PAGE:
2. b.HOW are we managing that which God has given us?
  5. D.The Apostle Paul’s teaching to the Corinthian Christians:
    1. 1.2 Corinthians 8:1-15 (Read):
    2. 2.2 Corinthians 9:1-15 (Read):
  6. E.Some Traits, expediently speaking, of a good servant-steward:
    1. 1.Committed to honest and accountable service—selfless.
    2. 2.Committed to sustainability—not wasteful.
    3. 3.Committed to making wise decisions and choices.
    4. 4.Committed to biblical innovation and change for growth.
    5. 5.Committed to being a “member and team player.”
    6. 6.Committed to being open and above-board.
    7. 7.Committed first and foremost to Christ and Word.

CONCLUSION:

  1. A.We are living in troublesome times:
    1. 1.Pandemic Corona Virus.
    2. 2.Loss of lives, etc.
    3. 3.Financial losses.
  2. B.The church—members—are facing tough times:
    1. 1.Besides the 3 we’ve just mentioned facing everyone.
    2. 2.The church is facing stewardship issues.
    3. 3.The solution is given by God: “God loves a cheerful giver.”
  3. C.Let’s read and study 1 & 2 Corinthian’s stewardship messages this week.

 

  1. D.Remember Malachi’s question: “Will a man ROB God?” (Mal. 3:8).

 

INTRODUCTION:

  1. LET’S DO A “1” MINUTE EXERCISE:
    1. 1.Using the word ANGER—close your eyes: (NOW and think about anger):
      1. (a)What did you say to yourself?
      2. (b)What did you feel?
      3. (c)What did you remember?
  2. 2.When was the last time you were angry?
    1. (a)Today? (b) Yesterday? (c) Last Week? (d) Last Month?
  3. OUR NATION IS IN AN ANGER…RAGE MODE:
    1. 1.Riots in Minneapolis…
    2. 2.Rage in grocery stores (corona virus, etc.)
    3. 3.Pushing and shouting in line post office, etc.
    4. 4.Driving madness: cutting off, failure to stop.
    5. 5.Family, domestic violence on rise.
  4. “ANYONE WHO CAN ANGER YOU HAS CONTROL OVER YOU” (Stoic)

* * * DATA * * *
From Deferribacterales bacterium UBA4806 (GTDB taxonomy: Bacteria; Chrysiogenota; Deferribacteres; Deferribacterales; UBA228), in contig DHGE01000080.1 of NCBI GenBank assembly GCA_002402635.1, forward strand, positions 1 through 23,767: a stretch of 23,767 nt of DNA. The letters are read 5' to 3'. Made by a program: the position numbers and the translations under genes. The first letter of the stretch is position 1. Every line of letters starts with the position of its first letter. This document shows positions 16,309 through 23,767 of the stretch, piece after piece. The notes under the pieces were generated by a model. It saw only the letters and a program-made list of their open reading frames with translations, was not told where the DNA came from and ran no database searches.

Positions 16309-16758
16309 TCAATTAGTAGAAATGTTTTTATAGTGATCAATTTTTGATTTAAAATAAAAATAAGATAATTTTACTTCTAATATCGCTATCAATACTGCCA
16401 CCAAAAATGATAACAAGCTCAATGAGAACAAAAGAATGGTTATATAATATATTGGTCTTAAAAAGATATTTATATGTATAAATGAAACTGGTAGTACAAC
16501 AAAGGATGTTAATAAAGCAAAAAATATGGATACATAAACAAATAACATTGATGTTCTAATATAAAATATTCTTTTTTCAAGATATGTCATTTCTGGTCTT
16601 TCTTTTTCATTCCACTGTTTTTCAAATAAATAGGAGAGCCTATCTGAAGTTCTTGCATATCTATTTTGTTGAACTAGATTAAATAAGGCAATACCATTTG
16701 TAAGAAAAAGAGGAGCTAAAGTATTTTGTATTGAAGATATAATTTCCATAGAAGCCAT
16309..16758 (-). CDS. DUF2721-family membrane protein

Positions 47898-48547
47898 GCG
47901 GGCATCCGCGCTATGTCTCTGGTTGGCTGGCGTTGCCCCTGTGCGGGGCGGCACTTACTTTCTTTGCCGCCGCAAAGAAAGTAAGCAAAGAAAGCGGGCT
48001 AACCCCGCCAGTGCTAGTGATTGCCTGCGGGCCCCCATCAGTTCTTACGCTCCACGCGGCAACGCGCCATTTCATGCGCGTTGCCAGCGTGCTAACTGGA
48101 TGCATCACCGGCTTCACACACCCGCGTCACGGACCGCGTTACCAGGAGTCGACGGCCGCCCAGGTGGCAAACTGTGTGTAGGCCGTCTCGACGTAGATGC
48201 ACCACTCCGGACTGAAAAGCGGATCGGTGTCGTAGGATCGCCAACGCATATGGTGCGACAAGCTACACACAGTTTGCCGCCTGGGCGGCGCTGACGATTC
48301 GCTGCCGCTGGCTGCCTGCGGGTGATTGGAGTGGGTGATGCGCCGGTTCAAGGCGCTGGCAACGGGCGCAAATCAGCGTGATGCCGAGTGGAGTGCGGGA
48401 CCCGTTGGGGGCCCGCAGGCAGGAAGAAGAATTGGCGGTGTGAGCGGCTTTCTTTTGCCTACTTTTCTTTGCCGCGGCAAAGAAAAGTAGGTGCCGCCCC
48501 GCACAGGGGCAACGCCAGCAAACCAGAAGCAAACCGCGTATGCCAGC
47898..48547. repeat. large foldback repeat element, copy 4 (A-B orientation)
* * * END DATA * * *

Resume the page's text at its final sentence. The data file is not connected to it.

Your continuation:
1. 1.Anger is an emotion created by a choice of thoughts (Prov. 23:7).
    2. 2.“We make ourselves angry” by responding to others.
  5. LOT OF INTEREST IN ANGER:
    1. 1.Anger: (Google… 69,400,000
    2. 2.Anger management: … 1,010,000
    3. 3.Bible and Anger: … 21,600,000

 

I.BIBLE AND ANGER:

A. Passages from:

       1. Proverbs 14:29; 15:1, 18; 16:32; 29:20.

       2. James 1:19, 20.

       3. Ephesians 4:26-31, 5:1 (20 Observations.)

       4. Psalm 7:11; 78:48 (God’s anger).

       5. Genesis 4:5, Cain killed his brother.

 

B. 8 BASIC TYPES OF ANGER (7 from PSYCHOLOGY):

     1. Passive Aggressive (indirect, subtle insults, insinuations).

     2. Explosive Outburst (Sudden loss of control, “hot tempered”).

     3. Harden Anger (Stuck in quicksand, chip on shoulder, can’t forgive).

     4. Vengeful anger (Get back at person, even after years).

     5. Chronic Anger (Will not let go, continual episodes, DSM mental illness, 2 month or more).

     6. Incidental Anger (Not all negative, God allows emotional, motivated to deal with.)

     7. Empathic Anger (On behalf of a wrong committed against another, arouses sense of caring).

     8. God approved: “Be angry and sin not, don’t let sun go down on wrath.”

C. HOW TO EMPTY YOUR ANGER BANK…PREVENT MAKING DEPOSITS—close the account!

     1. Starts with an event: (Anger Thermometer).

           (a) May be a mental trigger of a memory….Thought fixation.

           (b) May be something you see….media, home, neighborhood.

           (c) May be a perceived violation of your “rights” (Traffic).

           (d) May be a continual occurrence: home, work, school, etc.

     2. Recognizing triggers:

           (a) Know from past experience…button will trigger.

           (b) Face starts getting warm.

           (c) Heart rate increases.

           (d) Sweaty palms, face, body.

           (e) Raising of voice, cursing, yelling.

           (f) Start throwing things, threating.

           (g) Rush, stomp out, and kick stuff.

       3. Start by admitting your worse anger issue:

           (a) Confess it to God and to persons it affects.

           (b) Study and meditate on Scriptures.

           (c) Develop a plan to stay cool…count to 10, 100, etc.

           (d) Do all you can to AVOID situation—eyes always open.

© Dr. JJ Turner and ©Jeremiah Institute - All Rights Reserved (usage)